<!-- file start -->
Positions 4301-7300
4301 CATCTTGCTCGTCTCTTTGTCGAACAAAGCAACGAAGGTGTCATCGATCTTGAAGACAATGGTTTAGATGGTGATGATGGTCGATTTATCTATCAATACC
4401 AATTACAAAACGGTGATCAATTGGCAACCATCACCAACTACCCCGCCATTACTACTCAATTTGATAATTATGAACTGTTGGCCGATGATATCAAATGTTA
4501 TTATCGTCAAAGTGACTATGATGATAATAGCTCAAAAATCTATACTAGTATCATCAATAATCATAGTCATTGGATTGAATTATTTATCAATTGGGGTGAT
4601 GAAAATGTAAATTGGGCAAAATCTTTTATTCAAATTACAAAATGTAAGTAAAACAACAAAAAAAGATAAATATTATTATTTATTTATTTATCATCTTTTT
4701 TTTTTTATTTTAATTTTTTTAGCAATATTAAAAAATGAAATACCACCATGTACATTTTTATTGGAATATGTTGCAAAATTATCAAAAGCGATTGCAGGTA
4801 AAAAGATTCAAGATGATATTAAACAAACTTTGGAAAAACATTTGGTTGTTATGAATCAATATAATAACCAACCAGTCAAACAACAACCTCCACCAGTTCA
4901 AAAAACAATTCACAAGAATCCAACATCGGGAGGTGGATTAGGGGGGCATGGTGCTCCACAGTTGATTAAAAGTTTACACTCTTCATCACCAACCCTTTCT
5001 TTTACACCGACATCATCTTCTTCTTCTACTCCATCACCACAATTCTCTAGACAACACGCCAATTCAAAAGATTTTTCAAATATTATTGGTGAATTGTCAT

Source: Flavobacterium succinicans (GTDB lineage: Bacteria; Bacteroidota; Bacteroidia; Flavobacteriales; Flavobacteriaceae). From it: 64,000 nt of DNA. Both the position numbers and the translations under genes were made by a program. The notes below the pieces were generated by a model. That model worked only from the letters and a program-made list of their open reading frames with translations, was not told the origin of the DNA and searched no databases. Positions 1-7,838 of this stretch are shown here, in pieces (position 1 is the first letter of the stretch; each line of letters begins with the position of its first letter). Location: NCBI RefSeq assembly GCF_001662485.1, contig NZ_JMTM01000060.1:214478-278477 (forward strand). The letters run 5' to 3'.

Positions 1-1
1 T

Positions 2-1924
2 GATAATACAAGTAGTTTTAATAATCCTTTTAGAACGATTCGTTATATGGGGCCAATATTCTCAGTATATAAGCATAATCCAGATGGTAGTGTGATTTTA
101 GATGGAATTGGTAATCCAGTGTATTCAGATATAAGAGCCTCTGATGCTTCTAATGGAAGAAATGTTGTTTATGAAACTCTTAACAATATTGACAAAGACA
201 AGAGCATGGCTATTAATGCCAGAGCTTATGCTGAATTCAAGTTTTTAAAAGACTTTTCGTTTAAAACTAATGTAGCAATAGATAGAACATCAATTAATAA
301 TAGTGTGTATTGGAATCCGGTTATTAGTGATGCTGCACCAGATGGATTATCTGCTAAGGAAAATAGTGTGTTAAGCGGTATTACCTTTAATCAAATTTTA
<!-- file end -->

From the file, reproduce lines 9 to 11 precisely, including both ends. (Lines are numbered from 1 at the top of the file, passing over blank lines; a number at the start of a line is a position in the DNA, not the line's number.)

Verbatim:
5001 TTTACACCGACATCATCTTCTTCTTCTACTCCATCACCACAATTCTCTAGACAACACGCCAATTCAAAAGATTTTTCAAATATTATTGGTGAATTGTCAT

Source: Flavobacterium succinicans (GTDB lineage: Bacteria; Bacteroidota; Bacteroidia; Flavobacteriales; Flavobacteriaceae). From it: 64,000 nt of DNA. Both the position numbers and the translations under genes were made by a program. The notes below the pieces were generated by a model. That model worked only from the letters and a program-made list of their open reading frames with translations, was not told the origin of the DNA and searched no databases. Positions 1-7,838 of this stretch are shown here, in pieces (position 1 is the first letter of the stretch; each line of letters begins with the position of its first letter). Location: NCBI RefSeq assembly GCF_001662485.1, contig NZ_JMTM01000060.1:214478-278477 (forward strand). The letters run 5' to 3'.

Positions 1-1